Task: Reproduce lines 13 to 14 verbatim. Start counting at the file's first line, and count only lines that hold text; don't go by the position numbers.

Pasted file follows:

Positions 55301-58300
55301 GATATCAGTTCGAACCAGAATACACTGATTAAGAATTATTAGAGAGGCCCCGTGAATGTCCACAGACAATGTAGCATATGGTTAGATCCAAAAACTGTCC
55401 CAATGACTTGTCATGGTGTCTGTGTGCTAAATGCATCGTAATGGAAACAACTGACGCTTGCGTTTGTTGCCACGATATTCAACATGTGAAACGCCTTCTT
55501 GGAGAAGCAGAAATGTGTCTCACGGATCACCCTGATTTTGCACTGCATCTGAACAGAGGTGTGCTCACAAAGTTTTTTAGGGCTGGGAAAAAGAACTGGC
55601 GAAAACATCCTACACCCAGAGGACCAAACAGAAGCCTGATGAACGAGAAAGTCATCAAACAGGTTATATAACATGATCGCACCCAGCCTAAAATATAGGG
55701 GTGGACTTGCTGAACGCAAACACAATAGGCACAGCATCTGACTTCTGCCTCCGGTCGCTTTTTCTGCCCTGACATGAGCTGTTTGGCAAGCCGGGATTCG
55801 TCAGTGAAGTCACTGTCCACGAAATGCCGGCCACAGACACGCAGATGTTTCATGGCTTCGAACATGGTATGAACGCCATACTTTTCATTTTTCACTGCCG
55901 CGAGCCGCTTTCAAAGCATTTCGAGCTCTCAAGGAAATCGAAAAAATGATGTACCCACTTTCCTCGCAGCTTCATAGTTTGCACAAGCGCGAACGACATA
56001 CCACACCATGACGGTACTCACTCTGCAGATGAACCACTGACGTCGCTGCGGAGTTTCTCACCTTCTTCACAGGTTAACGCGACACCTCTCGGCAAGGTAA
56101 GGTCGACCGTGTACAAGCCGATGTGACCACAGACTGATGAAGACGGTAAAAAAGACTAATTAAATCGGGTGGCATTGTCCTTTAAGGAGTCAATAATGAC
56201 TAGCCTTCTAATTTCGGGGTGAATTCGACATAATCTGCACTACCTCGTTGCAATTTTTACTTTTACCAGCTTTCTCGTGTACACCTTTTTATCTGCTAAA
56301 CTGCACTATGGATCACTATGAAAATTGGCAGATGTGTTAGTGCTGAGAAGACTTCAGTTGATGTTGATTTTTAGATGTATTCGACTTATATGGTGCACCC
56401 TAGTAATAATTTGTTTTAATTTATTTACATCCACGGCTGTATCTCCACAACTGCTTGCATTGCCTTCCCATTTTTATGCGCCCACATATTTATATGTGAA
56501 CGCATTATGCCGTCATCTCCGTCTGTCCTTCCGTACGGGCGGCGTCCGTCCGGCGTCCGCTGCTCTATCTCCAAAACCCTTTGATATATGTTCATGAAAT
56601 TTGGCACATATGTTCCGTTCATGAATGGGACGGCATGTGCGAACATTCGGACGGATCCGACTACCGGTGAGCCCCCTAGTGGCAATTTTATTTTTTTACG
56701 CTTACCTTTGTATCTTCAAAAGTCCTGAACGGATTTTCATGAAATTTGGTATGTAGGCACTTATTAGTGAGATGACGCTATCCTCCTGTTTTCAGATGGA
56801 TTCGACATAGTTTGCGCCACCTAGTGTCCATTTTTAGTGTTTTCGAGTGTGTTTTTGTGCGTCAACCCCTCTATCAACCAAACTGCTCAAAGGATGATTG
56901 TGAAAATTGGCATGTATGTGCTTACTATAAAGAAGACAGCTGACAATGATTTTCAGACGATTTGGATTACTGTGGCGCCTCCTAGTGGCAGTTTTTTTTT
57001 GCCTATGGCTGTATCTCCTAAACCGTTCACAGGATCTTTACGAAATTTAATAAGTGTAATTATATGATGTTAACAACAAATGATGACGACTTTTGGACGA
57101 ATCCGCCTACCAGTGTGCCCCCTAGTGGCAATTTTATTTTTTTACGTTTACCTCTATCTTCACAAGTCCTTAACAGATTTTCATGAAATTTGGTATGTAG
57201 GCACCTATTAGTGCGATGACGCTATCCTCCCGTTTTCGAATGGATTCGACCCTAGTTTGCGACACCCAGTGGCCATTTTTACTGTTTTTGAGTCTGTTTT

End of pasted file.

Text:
56401 TAGTAATAATTTGTTTTAATTTATTTACATCCACGGCTGTATCTCCACAACTGCTTGCATTGCCTTCCCATTTTTATGCGCCCACATATTTATATGTGAA
56501 CGCATTATGCCGTCATCTCCGTCTGTCCTTCCGTACGGGCGGCGTCCGTCCGGCGTCCGCTGCTCTATCTCCAAAACCCTTTGATATATGTTCATGAAAT